Obama's Gamble

[caption id="attachment_55245151" align="aligncenter" width="620"]President Barack Obama meets with members of congress in the cabinet room of the White House on September 3, 2013 (Photo by Dennis Brack-Pool/Getty Images) President Barack Obama meets with members of Congress in the Cabinet room of the White House on September 3, 2013. (Dennis Brack-Pool/Getty Images) [/caption]His closest ally left him in the lurch. The United Nations can’t find its voice. And the Arab League is so faint-hearted that it might as well be on life support.

Is it any wonder then, that President Barack Obama decided to seek help from his long-time nemesis, the US Congress? Bad situations sometimes lead to creative solutions.

The issue, of course, is the latest outrage by Syria’s beleaguered and brutal government of Bashar Al-Assad: its August 21 sarin gas attack on four rebel-held areas of Damascus that caused the horrific deaths of more than 1,400 civilians, including nearly 500 children.

It was, as Obama said, “the worst chemical weapons attack of the 21st century,” and not seen an equal since Iraq’s use of chemical weapons against both its own Kurdish civilians and its Iranian adversaries in the Iran–Iraq War of 1980–1988. It also violated international law, specifically the Geneva Protocol of 1925 banning chemical weapons. For all these reasons, it cries out for a response from the international community.

As the strongest economic and military power on earth today, the United States is widely seen as the default enforcer of this “international community.” So the question becomes: How should Obama respond to the events of August 21?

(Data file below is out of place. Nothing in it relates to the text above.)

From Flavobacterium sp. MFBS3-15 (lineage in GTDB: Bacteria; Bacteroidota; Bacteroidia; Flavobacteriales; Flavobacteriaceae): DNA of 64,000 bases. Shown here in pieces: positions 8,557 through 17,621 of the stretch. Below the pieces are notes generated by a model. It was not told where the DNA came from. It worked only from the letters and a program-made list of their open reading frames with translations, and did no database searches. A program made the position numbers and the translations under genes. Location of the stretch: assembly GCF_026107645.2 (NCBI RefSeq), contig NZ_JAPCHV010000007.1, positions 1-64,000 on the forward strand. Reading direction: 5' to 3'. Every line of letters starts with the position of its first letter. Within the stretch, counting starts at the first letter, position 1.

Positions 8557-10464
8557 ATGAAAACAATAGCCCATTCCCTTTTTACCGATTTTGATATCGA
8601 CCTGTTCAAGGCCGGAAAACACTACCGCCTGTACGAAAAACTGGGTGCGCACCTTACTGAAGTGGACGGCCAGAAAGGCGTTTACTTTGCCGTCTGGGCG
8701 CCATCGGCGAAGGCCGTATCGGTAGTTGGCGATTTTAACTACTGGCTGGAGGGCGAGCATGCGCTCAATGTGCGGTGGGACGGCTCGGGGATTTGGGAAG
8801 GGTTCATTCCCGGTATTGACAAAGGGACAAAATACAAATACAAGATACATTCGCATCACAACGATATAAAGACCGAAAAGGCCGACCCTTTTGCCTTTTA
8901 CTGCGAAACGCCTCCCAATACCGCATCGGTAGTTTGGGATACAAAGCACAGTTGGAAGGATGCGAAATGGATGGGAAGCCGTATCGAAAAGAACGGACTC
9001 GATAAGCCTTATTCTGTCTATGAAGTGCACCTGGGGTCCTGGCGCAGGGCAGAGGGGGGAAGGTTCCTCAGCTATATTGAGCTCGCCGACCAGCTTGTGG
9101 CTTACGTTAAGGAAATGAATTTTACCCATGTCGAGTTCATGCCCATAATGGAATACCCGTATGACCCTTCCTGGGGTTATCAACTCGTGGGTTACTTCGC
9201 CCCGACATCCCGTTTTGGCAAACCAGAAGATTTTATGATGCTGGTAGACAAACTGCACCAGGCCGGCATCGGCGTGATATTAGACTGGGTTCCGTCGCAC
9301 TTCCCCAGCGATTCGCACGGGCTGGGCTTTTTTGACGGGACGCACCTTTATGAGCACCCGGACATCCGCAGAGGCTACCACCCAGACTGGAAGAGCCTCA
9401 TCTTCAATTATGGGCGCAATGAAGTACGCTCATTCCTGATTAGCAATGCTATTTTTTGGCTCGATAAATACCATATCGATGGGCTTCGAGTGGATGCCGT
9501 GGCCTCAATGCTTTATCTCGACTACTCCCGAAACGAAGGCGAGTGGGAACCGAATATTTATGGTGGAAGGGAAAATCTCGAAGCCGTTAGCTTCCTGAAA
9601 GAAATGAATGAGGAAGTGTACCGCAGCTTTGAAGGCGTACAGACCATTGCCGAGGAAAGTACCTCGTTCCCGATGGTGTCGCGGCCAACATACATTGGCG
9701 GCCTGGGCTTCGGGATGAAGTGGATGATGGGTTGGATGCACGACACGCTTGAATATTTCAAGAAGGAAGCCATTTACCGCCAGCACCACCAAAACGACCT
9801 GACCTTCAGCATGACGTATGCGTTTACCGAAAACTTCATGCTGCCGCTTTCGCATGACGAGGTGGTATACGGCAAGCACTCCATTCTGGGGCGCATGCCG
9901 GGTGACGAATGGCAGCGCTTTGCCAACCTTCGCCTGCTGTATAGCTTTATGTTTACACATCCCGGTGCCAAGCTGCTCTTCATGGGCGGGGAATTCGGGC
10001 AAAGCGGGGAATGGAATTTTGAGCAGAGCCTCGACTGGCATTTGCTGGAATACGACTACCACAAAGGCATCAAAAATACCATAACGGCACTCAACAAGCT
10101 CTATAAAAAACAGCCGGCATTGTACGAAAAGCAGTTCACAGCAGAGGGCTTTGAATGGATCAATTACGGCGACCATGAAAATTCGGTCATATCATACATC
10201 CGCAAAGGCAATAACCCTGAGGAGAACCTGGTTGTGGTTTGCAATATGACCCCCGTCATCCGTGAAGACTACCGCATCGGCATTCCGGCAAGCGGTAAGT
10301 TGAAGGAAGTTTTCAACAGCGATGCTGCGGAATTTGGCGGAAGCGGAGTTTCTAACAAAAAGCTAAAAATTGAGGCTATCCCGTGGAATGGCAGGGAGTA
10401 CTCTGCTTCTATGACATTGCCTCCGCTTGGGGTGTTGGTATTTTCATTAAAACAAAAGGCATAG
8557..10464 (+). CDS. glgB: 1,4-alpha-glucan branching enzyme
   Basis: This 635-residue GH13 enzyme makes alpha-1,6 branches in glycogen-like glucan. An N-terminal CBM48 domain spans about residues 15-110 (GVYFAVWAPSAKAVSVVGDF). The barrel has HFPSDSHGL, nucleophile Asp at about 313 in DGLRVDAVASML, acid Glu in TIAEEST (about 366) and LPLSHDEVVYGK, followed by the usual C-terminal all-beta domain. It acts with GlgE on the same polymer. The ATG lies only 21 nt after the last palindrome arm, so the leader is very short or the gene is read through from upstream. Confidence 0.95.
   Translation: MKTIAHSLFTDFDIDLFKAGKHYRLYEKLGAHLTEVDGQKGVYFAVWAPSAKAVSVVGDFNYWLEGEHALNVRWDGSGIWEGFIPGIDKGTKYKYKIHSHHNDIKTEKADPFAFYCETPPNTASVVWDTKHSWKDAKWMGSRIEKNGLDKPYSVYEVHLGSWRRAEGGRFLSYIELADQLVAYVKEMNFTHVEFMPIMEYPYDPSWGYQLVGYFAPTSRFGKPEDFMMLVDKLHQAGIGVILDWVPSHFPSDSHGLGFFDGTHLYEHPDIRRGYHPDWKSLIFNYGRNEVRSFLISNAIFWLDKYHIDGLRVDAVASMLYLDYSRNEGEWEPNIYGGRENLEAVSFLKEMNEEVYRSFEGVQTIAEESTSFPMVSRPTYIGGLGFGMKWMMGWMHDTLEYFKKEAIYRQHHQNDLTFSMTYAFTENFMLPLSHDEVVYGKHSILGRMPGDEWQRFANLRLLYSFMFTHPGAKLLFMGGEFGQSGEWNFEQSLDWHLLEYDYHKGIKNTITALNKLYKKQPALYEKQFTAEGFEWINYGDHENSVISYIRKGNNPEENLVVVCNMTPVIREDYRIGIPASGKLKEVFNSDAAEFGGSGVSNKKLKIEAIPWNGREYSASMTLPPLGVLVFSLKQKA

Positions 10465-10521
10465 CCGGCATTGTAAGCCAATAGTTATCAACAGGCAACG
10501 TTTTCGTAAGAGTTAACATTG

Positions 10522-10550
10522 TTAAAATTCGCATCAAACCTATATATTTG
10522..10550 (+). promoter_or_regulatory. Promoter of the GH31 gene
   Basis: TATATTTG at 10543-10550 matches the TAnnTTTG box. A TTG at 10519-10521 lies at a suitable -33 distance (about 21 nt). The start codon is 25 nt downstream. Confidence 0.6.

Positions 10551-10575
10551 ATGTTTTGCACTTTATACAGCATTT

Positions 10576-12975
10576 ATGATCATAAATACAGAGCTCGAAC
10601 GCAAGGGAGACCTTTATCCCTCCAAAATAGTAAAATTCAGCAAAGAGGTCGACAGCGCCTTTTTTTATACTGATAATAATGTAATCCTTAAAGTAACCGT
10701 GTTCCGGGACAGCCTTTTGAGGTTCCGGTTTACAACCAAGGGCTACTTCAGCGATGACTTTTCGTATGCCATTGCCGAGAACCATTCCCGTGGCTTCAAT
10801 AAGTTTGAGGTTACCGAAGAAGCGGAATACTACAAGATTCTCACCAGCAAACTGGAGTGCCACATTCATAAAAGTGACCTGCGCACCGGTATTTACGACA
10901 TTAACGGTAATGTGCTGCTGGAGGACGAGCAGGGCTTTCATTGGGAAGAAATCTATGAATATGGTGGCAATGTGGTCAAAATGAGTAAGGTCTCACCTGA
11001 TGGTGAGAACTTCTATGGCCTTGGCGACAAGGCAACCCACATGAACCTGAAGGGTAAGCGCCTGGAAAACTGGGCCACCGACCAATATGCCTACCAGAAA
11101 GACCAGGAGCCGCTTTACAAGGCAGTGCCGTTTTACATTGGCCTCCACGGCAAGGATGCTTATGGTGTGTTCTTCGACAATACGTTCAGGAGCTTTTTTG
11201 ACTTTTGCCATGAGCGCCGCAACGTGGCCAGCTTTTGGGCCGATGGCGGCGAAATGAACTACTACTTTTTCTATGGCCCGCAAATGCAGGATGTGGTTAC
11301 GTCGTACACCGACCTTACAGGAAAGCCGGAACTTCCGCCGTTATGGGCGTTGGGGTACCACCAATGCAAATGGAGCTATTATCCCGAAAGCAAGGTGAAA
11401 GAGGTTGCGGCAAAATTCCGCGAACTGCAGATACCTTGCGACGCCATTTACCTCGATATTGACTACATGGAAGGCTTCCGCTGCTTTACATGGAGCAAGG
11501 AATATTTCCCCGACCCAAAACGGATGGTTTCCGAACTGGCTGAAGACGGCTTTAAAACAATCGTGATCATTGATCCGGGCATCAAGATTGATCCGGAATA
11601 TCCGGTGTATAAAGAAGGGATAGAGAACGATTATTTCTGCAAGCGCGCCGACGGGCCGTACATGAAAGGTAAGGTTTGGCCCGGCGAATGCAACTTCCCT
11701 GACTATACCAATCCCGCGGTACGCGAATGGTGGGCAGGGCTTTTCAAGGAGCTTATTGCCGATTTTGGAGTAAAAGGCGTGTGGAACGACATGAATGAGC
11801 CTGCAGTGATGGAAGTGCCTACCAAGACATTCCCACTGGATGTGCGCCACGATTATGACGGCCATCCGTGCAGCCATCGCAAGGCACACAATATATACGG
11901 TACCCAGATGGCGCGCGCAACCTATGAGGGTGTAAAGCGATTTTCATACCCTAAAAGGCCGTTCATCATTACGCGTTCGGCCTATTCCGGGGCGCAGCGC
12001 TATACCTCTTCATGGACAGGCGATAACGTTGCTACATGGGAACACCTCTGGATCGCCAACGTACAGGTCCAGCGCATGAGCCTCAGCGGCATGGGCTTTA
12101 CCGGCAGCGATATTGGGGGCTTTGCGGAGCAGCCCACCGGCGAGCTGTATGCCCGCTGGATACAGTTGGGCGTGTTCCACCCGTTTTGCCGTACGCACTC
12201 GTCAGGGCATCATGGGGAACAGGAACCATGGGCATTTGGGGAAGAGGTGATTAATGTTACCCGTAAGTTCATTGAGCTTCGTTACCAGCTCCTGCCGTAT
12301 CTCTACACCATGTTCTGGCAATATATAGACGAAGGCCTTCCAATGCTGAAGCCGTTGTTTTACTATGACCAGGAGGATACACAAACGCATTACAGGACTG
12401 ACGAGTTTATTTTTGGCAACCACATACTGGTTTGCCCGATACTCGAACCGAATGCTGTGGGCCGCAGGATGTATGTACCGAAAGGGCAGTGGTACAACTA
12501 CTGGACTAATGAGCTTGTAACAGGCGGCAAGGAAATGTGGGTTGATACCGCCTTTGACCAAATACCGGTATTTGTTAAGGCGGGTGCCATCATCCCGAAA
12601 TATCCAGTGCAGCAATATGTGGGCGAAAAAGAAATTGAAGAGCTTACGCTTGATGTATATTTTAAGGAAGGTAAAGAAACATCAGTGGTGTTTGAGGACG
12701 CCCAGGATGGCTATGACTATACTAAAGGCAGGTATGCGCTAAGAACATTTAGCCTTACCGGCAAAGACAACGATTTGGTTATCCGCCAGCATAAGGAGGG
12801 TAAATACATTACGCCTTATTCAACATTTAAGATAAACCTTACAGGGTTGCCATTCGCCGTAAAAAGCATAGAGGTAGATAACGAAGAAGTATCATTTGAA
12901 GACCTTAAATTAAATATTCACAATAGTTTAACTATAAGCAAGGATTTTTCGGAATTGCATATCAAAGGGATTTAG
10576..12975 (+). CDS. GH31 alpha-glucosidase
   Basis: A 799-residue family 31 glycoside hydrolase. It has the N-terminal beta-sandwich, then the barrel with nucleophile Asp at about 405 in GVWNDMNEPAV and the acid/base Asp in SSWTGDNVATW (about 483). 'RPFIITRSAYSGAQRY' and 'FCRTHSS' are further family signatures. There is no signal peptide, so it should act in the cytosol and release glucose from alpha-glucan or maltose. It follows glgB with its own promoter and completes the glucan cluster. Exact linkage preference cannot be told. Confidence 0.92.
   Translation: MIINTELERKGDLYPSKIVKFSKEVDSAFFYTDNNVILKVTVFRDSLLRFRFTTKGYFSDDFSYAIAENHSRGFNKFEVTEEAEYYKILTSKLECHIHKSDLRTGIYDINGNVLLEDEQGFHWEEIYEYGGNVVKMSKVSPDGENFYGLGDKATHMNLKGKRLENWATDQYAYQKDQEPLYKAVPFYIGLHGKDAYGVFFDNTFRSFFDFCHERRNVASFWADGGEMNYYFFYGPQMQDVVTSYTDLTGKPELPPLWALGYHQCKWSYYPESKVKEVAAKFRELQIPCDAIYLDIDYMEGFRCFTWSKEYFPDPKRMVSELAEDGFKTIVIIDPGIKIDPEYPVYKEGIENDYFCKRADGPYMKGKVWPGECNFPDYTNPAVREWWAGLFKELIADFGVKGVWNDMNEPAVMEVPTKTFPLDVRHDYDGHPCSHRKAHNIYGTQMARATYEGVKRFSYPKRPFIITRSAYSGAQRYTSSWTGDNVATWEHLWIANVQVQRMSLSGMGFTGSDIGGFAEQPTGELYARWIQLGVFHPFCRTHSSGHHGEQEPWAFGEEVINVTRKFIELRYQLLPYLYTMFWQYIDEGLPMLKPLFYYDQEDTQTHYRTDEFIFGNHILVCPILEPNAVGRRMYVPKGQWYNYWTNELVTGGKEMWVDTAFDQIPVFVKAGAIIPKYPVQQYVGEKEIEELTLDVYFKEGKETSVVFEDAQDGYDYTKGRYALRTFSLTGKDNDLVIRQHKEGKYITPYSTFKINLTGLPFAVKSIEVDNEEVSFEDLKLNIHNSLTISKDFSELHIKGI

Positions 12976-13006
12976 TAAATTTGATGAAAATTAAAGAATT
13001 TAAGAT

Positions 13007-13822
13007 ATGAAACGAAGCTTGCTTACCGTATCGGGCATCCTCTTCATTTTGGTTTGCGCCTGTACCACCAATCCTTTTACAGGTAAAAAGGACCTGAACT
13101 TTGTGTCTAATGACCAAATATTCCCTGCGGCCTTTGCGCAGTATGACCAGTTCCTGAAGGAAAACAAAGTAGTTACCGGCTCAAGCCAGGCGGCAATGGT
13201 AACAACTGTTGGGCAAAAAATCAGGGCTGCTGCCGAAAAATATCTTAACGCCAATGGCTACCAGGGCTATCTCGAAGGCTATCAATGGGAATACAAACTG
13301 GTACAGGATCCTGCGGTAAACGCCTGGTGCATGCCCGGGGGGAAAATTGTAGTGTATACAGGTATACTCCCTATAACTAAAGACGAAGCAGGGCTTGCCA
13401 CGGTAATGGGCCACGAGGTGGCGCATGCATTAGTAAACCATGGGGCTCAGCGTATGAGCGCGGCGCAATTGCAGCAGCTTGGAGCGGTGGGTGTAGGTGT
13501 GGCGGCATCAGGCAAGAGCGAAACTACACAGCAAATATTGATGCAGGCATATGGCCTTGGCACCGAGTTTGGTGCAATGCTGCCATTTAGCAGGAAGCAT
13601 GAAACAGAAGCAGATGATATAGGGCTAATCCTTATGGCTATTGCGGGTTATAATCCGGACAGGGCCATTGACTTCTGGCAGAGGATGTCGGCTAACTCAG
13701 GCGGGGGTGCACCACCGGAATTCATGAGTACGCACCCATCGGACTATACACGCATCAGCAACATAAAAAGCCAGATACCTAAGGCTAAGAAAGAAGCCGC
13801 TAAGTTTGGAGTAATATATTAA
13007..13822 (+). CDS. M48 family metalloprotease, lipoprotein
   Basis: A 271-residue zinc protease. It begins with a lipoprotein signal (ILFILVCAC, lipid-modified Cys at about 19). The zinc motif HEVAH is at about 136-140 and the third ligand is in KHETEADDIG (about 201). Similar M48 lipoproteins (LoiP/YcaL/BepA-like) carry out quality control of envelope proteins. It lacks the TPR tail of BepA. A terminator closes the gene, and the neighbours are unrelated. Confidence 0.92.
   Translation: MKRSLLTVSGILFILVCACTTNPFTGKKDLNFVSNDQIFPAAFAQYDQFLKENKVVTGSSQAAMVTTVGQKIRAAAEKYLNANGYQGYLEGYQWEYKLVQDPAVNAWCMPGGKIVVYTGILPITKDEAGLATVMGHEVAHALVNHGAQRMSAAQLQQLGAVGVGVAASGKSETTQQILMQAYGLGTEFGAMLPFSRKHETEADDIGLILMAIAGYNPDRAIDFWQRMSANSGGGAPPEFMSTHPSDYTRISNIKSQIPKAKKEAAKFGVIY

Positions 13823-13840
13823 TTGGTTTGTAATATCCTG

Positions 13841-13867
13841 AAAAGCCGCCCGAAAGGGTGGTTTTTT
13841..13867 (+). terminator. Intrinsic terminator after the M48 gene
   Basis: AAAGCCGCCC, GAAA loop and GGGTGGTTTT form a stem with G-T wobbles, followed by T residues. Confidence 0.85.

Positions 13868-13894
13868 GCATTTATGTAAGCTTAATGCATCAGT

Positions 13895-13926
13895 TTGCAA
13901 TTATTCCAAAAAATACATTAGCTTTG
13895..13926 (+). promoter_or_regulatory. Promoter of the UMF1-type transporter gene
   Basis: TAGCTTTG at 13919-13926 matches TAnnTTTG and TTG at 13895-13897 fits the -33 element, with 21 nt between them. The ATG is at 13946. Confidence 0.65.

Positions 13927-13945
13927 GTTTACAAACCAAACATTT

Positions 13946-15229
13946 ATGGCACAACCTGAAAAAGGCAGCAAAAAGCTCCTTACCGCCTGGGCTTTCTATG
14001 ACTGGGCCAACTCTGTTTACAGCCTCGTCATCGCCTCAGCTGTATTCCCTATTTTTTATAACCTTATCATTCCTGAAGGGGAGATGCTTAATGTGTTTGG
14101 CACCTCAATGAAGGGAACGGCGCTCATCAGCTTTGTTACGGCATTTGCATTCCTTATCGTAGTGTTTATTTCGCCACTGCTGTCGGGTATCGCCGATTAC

For the last two years, the US president has done his mightiest to stay out of the Syrian civil war, despite pressures from some figures in Congress, notably Republican senator John McCain. Partly, Obama doesn't like foreign military interventions. As an Illinois state senator he opposed the US invasion of Iraq, and as president he has spent the last several years extricating US troops from Iraq and Afghanistan.

Partly, too, he fears the United States being incrementally sucked into an interminable and deadly conflict in Syria. In addition, Obama’s poll-conscious White House is well aware that a war-weary US public is massively opposed to any US involvement in the Syrian civil war.

Obama’s response to Syria’s use of chemical weapons is further complicated by the absence, for all intents and purposes, of any “international community” when it comes to this issue. Last week, the British parliament voted against joining any US military operation in Syria, depriving Obama of backing from Washington’s closest ally.

A few days later, the Arab League meeting in Cairo could not muster a resolution that would have given Obama political cover from the region to punish Syria militarily. Instead, it voiced approval for action only under the authority of the United Nations—a highly unlikely scenario.

The United Nations, which should be enforcing international law, has been effectively paralyzed because China and Russia are using their veto powers in the Security Council to protect Syria.